•  2
    Granting Time Its Passage
    The Paideia Archive: Twentieth World Congress of Philosophy 10 51-57. 1998.
    Many philosophers who support a four-dimensionalist metaphysics of things also conceive of experience as a state of a mind having temporal extension or existing as a momentary feature of the dimension of time. This essay shows that such a strict four-dimensionalism — suggested in works by D. M. Armstrong, Mark Heller, and David Lewis — cannot be correct, since it cannot allow for the passing of time that is essential to awareness. The argument demonstrates that the positing of any temporal proce…Read more
  •  9
    Supplementable Adequacy: Ground for a Situated Certainty
    Southern Journal of Philosophy 39 (3): 359-384. 2001.
  •  14
    Freedom, the Self, and Ethical Practice According to Michel Foucault
    International Philosophical Quarterly 35 (4): 449-467. 1995.
  •  29
    No Longer the Cave of History: Knowing the Universal in Context
    International Philosophical Quarterly 42 (1): 41-62. 2002.
    This essay argues against David Carr’s relativism by clarifying the in principle requirements appropriate to non-relative truths and showing that de facto differences of conceptual frameworks threaten none of them. Non-relative truths are not threatened by history. This defense of non-relative truth belongs to a larger defense of Husserlian “science” that shows how essences, even those “delivered” by history, have a universal “governance” and can be affirmed in nonrelative truths-as such science…Read more
  •  30
    Supplementable Adequacy: Ground for a Situated Certainty
    Southern Journal of Philosophy 39 (3): 359-384. 2001.
  •  10
    No Longer the Cave of History: Knowing the Universal in Context
    International Philosophical Quarterly 42 (1): 41-62. 2002.
    This essay argues against David Carr’s relativism by clarifying the in principle requirements appropriate to non-relative truths and showing that de facto differences of conceptual frameworks threaten none of them. Non-relative truths are not threatened by history. This defense of non-relative truth belongs to a larger defense of Husserlian “science” that shows how essences, even those “delivered” by history, have a universal “governance” and can be affirmed in nonrelative truths-as such science…Read more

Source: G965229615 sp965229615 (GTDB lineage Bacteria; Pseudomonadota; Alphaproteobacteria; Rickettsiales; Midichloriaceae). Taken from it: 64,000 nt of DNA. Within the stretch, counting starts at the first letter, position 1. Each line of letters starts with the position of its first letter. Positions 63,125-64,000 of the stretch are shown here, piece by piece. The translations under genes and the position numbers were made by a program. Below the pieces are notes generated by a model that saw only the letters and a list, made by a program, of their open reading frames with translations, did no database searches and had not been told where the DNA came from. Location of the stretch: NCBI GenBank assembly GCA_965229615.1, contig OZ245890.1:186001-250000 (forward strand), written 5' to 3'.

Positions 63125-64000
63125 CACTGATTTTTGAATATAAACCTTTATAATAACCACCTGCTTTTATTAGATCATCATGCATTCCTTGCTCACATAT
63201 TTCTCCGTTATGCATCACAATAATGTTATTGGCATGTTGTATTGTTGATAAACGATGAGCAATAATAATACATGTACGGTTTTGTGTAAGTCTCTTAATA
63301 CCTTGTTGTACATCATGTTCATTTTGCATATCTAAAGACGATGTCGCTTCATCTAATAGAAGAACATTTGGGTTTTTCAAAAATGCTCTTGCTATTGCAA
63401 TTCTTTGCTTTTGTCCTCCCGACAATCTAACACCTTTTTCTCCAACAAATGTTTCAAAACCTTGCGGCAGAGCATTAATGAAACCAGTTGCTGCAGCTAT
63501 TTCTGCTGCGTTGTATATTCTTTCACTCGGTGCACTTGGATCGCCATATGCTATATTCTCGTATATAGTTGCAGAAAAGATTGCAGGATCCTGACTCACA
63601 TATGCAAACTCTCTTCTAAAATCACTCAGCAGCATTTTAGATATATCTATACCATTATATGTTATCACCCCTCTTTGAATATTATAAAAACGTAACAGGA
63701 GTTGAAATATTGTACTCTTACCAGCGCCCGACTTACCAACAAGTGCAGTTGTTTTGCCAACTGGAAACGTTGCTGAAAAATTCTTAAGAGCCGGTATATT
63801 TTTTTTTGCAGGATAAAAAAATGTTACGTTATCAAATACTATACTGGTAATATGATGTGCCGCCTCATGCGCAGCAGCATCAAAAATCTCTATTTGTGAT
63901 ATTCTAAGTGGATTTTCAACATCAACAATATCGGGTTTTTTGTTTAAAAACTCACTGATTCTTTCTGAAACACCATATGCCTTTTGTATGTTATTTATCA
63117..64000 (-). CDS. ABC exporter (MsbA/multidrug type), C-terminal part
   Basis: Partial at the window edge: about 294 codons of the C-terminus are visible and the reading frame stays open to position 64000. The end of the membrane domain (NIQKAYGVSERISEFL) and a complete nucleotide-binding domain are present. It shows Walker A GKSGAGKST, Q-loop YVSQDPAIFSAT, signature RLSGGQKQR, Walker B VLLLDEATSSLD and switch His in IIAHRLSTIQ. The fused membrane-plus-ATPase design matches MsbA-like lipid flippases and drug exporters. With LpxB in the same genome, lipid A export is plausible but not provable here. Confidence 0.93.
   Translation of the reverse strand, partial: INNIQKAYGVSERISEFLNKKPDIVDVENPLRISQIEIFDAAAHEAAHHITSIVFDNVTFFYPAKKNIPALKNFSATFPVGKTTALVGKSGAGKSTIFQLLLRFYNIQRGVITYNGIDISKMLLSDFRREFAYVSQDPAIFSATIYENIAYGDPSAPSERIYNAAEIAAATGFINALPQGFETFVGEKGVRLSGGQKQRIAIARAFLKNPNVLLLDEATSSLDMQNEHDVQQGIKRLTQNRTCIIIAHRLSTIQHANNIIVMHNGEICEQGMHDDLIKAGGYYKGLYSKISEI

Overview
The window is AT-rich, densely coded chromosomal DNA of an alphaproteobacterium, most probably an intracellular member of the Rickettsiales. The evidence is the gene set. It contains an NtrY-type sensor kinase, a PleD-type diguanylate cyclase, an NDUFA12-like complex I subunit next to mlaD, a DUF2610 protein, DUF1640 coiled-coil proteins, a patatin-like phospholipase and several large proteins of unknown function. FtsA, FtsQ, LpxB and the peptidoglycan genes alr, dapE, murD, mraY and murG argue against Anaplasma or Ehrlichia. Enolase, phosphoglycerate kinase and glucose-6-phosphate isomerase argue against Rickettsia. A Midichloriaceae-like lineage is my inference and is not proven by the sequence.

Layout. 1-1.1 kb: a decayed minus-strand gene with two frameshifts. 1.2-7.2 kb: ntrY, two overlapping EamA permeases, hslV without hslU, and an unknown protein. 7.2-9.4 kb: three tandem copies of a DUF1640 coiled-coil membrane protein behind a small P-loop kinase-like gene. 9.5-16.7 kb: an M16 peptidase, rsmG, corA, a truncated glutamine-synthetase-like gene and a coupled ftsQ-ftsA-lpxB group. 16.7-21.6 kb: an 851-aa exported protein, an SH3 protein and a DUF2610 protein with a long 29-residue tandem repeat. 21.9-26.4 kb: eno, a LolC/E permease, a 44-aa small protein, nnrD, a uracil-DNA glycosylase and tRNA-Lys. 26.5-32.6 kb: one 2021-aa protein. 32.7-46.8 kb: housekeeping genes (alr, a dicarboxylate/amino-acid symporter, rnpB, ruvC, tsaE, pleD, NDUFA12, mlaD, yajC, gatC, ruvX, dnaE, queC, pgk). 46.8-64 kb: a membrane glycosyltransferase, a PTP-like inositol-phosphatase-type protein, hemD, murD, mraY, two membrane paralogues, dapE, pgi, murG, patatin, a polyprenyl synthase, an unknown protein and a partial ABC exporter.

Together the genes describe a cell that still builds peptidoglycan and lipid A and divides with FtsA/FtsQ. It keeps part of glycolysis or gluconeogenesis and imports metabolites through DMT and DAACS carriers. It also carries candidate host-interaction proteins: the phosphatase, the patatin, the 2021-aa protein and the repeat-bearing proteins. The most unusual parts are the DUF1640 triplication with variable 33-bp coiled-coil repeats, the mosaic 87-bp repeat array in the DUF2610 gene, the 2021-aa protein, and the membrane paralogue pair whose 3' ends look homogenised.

•  55
    Situating phenomenology: Husserl's acceptance of the contextual powers that be
    Journal of the History of Philosophy 45 (4): 603-634. 2007.
    : Many philosophers interpret Edmund Husserl as relying upon his phenomenological epoché to escape contextual powers so as to recover a contextually unconditioned "constituting" consciousness. I show, however, that in both Ideas I and Cartesian Meditations Husserl relies upon the epoché for something more modest, though important: studying the immanent "reaches" of experience—experience providing, among other things, intuitive disclosures that ultimately legitimate all "science." For this study,…Read more
  •  13
    Introduction to Phenomenology
    Review of Metaphysics 55 (1): 150-151. 2001.
    Drawing upon his almost thirty years of reading and lecturing on phenomenology, Moran provides in this book an introduction to the phenomenological movement—a movement that, as he rightly claims, “in many ways, typifies the course of European philosophy in the twentieth century”. Moran’s book sketches the views of nine philosophers whose works either fall squarely within the parameters of phenomenology or draw a significant inspiration from phenomenology. He begins with an introduction to the th…Read more